In the simple distribution scenario, a verification of safety features is then performed at point of dispense: the pharmacy. The pharmacy scans the drug product, and a verification inquiry for the product identifier is sent to the National System supporting the member state where the pharmacy is located. The National System checks to verify that the product code and serial number of the product scanned matches an active unique identifier in the system.
The regulations provide for a myriad of additional verification checks, reports, and notifications depending on product path and changes in packaging. Should one wholesaler purchase product from another wholesaler, they must verify the safety features of the purchased product prior to resale. Saleable product returns also trigger verification inquiries prior to resale. In addition, if parallel importation and repackaging occurs of an original manufactured product, a cascade of verification inquiries, decommissioning status updates, product master data reports, and product pack/serialization data reports are required against the original product and the repackaged product.
The Falsified Medicines Directive Creates Diverse Serialization Challenges
The EU FMD creates an umbrella regulation covering the member states of the European Union, plus several other countries aligning to FMD requirements. The EU FMD also acknowledges the uniqueness of each member by providing flexibility in how the regulations apply for drug products targeted for dispensation within a given country. So, a pharmaceutical company preparing for EU FMD regulations needs to design their serialization and compliance infrastructure both for the extreme scalability challenges presented by the FMD and the flexibility required to serve the member states.
For example, a drug product may be regulated as a prescription medicine in one member state but not another, thereby creating serialization requirements for some drug packages and not others. Certain prescription drug products may be white-listed, or exempted, from the safety feature requirements. A member state may choose to allow a standard GS1 GTIN to identify the drug product, or they may require a unique national product code. Member states may also require additional data to be captured, stored, and reported with each drug product, such as a national reimbursement number. These are some of the complexities facing a pharmaceutical company preparing their internal packaging sites and external CMO network, and the CMO looking to serve a diverse pharma client base.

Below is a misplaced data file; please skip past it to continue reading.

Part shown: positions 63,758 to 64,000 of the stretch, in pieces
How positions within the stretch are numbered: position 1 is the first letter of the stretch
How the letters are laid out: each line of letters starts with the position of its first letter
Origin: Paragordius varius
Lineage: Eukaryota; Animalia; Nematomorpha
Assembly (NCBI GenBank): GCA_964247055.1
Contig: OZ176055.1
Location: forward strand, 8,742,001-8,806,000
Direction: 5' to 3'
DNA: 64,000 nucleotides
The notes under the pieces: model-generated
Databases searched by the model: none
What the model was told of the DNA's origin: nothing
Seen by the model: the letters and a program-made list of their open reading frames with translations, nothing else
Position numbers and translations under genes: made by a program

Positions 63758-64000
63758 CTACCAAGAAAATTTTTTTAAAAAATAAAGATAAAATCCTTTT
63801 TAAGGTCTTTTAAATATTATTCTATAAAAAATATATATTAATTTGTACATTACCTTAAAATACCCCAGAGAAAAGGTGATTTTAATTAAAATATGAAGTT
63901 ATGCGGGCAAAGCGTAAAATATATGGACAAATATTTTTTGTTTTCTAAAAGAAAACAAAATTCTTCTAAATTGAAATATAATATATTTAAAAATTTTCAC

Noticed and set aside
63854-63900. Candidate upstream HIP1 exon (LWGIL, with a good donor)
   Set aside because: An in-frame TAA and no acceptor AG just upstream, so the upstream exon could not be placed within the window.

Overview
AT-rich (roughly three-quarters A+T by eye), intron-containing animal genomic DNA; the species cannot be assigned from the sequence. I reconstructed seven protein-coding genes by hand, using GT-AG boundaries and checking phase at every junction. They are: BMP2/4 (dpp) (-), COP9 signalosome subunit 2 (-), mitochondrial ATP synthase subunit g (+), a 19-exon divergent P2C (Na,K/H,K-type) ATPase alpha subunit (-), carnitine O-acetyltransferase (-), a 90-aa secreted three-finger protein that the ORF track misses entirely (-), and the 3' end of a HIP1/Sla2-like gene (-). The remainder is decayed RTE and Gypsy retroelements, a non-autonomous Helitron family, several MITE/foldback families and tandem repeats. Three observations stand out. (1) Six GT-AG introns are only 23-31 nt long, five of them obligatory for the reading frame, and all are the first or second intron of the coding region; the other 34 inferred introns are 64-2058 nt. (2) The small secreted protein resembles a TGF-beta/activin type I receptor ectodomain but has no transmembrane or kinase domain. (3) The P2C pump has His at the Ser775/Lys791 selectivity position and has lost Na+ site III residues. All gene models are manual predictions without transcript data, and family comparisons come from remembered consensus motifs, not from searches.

How to Prepare Now for the 2019 Deadline?
With the publication of the final Delegated Acts and a closer look at the many nuanced operational and data management requirements they create, the industry is now realizing the highly complex set of product information, serialization data, and serialized product events which need to be planned for and exchanged with network partners to enable a secure, scalable, and cost-effective EU compliance infrastructure. In order to meet the EU Falsified Medicines Directive requirements by the February 2019 deadline, the thousands of pharmaceutical companies, CMOs, and 3PLs serving the EU market have a lot of work ahead of them to ensure serialization readiness at a massive scale and full compliance readiness for a complex set of reporting requirements.
Therefore, it is crucial to take a network-centric view of your supply ecosystem to fully understand the compliance requirements imposed by your product portfolio and their target markets, the network of supply partners you work with, the product master data and serialized product data exchange issues you will need to master across internal systems and external partners, and the operational process changes required in your finished goods distribution network. This is particularly important if your company or partners also serve markets outside of the EU.
For any individual company, this is a considerable effort that will involve the coordination of dozens to hundreds of supply/distribution partners and integrated connections to an equal amount of enterprise, packaging, and distribution systems. By starting now, you can develop a clear strategy for understanding the data you need to collect and manage, the network you need to exchange information with, and the serialization management and compliance reporting tools that will ensure you reduce time, cost, and risk in meeting FMD requirements.
February 2019 may seem far away, but as experience across the United States, India, South Korea, China, and Brazil has shown, serialization and compliance readiness always takes much longer and is much more complicated than expected. The time to prepare for EU compliance is now.